Two rivers meander through my life: the South Anna River, which I cross every day when I travel to and from the church I serve, and the James River, which defines the city of Richmond in which I live.
The river in Richmond is both treacherous and beautiful. I often cross it and wonder at the rocks and rushing water, but I always admire it from a distance. I know its dangers and I respect them.
Some see the James as an extended beach. And of course, when it gets hot, they take to the beach. When it gets uncomfortably hot, they take to the water. It makes sense, except for the danger. Years ago when the rites of spring were being celebrated, high school students and university students would find their way to the James, and the next day, some tragedy would be reported in the paper: two saved, one drowned. I heard this again and again. "Why," I wondered, "can't they stay out of the James River?"
I wonder if God does not feel a repeated sense of sorrow when he sees his people fail again and again and court danger too great for human frailty. I wonder if his heart did not fail within him as he watched his chosen people repeatedly disappoint him. I wonder why he did not unleash his full wrath, as he was certainly justified in doing.
But then, he did. On Good Friday, all the wrath of God, all the anger and punishment we and God's people so justly deserve, fell upon the Son. It is Christ Jesus who has paid the price for us, once and for all. We need not delude ourselves that we have gotten off scot-free. Someone has paid the price, just as someone has paid the enormous price to rescue the drowning from the James. Helicopters, paramedics, police are all in service at a price -- and this is not even to calculate the price of human suffering and anguish when tragedy occurs.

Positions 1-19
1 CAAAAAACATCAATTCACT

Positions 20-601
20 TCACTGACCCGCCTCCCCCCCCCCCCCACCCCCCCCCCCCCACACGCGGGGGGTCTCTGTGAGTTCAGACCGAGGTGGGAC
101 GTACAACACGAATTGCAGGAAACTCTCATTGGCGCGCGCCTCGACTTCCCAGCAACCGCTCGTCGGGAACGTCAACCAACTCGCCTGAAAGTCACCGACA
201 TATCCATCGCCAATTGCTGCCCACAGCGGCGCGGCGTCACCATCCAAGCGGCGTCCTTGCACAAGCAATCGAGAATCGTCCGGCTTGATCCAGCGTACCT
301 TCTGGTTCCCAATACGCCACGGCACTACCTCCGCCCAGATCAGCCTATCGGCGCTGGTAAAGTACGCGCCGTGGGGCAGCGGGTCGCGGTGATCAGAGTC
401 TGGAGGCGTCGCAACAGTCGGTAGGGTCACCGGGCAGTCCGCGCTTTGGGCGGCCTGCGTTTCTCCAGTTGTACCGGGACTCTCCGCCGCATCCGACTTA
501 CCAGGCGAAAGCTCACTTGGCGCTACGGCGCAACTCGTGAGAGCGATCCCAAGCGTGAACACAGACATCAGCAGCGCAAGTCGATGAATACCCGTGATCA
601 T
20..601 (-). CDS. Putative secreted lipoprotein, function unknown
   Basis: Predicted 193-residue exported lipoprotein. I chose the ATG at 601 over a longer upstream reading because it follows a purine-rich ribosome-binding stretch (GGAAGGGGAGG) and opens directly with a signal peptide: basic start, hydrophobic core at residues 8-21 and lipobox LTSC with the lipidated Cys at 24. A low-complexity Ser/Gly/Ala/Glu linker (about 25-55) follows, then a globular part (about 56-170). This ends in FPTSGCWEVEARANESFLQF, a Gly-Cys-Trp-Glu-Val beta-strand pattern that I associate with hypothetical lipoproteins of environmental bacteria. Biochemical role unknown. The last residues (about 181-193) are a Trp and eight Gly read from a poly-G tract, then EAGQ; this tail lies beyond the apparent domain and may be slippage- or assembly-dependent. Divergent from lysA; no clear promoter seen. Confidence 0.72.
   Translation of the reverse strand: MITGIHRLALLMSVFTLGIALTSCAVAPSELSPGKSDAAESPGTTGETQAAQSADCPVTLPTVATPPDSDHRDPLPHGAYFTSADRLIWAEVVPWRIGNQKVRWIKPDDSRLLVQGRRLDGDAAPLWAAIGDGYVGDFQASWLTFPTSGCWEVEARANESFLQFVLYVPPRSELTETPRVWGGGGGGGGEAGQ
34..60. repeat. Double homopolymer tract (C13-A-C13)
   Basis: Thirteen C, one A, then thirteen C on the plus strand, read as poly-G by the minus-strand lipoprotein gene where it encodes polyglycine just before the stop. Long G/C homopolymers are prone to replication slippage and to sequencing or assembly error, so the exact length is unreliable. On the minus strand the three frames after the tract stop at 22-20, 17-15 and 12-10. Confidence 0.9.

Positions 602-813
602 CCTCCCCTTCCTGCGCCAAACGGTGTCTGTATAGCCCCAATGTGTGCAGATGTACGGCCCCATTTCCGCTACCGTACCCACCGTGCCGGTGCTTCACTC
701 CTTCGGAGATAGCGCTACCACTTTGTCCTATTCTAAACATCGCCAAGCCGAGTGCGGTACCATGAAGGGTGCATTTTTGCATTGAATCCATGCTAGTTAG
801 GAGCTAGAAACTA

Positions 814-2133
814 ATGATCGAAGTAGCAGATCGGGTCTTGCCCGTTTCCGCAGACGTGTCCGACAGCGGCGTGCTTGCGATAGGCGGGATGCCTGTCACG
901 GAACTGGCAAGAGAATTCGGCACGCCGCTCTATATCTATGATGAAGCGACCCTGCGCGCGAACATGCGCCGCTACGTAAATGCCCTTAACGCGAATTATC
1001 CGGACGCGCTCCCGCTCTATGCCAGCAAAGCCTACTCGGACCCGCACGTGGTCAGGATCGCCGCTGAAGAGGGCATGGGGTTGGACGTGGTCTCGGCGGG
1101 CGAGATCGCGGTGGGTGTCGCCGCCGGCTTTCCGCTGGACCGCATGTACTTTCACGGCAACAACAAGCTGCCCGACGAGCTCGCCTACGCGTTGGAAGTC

Jesus offers us, in his dying, forgiveness and salvation. And he pays the price for all that we have done and left undone.
This past Monday, I joined a friend at her home on the south side of the James which overlooks the river. The view is spectacular. I watched the rocks and the water rushing along in the gray, pouring rain. It was bone chilling on that gray day. I was struck anew with the beauty and the treachery of the river.
The beauty of this day, Good Friday, is the gift of God and the life of his Son poured out for many. The treachery of this day is our own. May God have mercy on us and continue to extend to us the gift of Easter as we experience this day and rejoice in its hope.